The most recent meal I cooked was staple Indian cuisine- naan, yellow rice, and Tikka Masala. First I chopped onions (which made me sob for the next ten minutes), grated ginger, and prepared my ingredients. This was one of the more time-consuming parts of the recipe, so next time I’ll recruit some of my siblings to help.
Then I started cooking the rice- although using a different method than I had expected. Before the actual rice is added, diced tomatoes, garlic, onions, ginger and a wonderful array of spices are sauteed until soft. Then is added the rice, and it is stirred until coated with the vegetable mixture- and lastly broth is poured over the whole thing and the rice is cooked until tender. A few minutes before it is ready, frozen peas and carrots are poured over the top, and mixed in at the end of the cooking process. The result is perfectly cooked rice, full of lovely flavors and textures. The ginger, garlic, tumeric and garam masala play off of each other nicely.
While the rice was cooking, I prepared the Tikka Masala to go with it. Tikka Masala is a flavorful dish of chicken and curry, typically served over rice and/or with naan. As with the rice, the first step in this recipe was to saute onions, garlic and ginger until soft. Then tomato paste, brown sugar, chicken, and a variety of spices- more garam masala and tumeric, in addition to cumin, paprika and salt join the mix. The chicken is given a few minutes to cook partly through, and then crushed tomatoes are added to cover the whole dish and create a luxurious sauce. The chicken simmers for about 10 minutes (mine required more time because my pot was deep), until cooked through. Heavy cream is added to the dish at the end, making it even more silky and rich. The curry is just thick enough- not too soupy and not too thick to coat the rice. Although the rice and Tikka Masala both have strong flavors, the similarity in their ingredients keeps them from clashing. The chicken is cooked through but tender, and the sauce is so aromatic it fills the whole house with a mouthwatering complex blend of scents. The spices build off of each other in a crescendo of contrasting and coordinating flavor.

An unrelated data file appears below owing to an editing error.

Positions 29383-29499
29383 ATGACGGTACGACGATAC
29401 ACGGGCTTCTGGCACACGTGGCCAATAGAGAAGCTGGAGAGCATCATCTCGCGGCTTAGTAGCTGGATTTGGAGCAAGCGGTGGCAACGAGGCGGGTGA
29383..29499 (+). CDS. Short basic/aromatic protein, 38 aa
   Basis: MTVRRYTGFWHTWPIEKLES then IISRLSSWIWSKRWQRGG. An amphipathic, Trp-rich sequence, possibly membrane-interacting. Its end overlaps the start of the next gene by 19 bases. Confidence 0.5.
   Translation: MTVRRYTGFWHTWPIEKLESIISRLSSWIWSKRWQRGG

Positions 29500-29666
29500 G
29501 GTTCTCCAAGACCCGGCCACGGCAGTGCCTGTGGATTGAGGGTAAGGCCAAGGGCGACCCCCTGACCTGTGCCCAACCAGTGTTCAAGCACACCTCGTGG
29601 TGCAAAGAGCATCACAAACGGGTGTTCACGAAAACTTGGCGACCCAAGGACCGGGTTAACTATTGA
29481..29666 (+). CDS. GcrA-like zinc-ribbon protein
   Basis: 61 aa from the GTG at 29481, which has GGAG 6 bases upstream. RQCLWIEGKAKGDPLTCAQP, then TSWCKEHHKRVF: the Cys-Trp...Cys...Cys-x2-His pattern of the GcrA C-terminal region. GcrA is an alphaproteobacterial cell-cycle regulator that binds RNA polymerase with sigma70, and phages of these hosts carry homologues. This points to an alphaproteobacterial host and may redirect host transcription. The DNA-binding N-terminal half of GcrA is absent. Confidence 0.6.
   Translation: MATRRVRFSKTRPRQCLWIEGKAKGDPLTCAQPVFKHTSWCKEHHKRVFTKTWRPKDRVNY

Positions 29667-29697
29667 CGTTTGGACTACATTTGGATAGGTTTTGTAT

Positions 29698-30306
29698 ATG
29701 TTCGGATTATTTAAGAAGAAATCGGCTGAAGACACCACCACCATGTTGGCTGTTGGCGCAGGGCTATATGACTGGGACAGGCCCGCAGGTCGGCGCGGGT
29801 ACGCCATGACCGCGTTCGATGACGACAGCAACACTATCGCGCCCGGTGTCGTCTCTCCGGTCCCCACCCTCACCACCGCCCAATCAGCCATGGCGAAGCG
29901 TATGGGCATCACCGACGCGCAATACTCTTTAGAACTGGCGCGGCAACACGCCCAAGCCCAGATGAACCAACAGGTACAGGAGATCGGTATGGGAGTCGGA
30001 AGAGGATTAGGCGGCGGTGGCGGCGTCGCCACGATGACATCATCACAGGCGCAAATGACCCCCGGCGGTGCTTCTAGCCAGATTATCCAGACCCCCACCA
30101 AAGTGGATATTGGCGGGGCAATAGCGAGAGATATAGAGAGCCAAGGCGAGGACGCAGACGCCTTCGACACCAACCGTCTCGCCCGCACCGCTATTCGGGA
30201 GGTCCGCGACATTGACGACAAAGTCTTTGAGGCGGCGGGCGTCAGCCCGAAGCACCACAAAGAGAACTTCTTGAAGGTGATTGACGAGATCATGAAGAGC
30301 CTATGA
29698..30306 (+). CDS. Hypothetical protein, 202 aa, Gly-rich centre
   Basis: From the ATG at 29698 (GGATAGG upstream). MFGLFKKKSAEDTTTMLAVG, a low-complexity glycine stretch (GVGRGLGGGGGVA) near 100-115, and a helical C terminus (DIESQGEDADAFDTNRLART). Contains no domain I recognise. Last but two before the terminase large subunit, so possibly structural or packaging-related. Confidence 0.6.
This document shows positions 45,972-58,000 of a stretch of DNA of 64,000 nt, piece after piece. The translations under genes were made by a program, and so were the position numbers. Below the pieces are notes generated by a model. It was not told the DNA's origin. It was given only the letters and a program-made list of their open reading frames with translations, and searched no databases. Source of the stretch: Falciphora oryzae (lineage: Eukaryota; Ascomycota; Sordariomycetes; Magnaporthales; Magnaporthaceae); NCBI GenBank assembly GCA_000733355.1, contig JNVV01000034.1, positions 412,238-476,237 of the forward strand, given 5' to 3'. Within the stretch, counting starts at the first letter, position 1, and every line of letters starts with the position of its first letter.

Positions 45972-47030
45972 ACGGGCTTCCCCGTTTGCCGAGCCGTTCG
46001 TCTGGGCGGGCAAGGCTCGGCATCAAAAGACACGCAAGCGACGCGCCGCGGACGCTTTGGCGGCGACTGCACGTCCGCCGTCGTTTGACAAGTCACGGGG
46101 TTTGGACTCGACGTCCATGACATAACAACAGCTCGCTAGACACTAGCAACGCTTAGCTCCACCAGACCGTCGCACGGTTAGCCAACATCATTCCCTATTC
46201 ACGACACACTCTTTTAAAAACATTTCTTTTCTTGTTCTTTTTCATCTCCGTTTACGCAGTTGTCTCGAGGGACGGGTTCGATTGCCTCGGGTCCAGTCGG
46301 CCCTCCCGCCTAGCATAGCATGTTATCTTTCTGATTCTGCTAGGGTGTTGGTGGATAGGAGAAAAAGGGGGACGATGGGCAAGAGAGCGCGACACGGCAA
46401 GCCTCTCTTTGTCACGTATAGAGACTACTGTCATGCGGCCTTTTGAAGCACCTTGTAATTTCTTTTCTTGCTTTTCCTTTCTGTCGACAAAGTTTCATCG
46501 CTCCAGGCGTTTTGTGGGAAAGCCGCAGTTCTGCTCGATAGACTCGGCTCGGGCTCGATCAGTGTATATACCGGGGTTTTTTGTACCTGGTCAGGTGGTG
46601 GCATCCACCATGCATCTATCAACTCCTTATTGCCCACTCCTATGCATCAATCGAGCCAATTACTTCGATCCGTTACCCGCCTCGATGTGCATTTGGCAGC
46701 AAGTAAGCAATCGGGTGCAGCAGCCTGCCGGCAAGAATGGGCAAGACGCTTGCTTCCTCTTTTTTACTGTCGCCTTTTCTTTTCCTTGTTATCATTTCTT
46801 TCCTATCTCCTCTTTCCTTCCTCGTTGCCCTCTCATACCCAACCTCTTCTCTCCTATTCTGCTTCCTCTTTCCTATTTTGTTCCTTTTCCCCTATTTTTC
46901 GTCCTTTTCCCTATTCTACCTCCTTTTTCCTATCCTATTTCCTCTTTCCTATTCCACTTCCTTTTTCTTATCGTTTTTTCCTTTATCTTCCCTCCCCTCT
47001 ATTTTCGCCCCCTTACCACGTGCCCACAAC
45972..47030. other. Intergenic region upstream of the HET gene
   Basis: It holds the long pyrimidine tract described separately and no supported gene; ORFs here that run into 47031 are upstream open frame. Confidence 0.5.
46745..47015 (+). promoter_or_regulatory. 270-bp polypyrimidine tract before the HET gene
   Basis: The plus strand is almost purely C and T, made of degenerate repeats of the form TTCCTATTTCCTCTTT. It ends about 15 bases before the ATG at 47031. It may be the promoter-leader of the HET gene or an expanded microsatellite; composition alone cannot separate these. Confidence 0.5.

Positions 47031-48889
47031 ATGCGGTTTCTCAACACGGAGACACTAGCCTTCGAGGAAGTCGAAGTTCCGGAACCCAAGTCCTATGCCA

The last item on our menu for the night was naan. I started the bread before I cooked the other dishes- mixing and kneading yeast, water, flour sugar… and a more unusual ingredient, yogurt. Yogurt gives the flatbread a slight bit of tang and substance, and adds to its melty, buttery flavor. I allowed the dough to rise until the other dishes had finished cooking- around 45 minutes. Then I rolled it into small balls, rolled them out, and brushed each doughy disk with a blend of butter, oil and salt. The naan cooks in a skillet rather than in the oven, until the dough starts to bubble and brown. Then it is flipped and repeated- and finally, it is served warm with the Tikka Masala and rice. It is buttery, tangy, and light, a perfect complement to the bold flavors of the curry.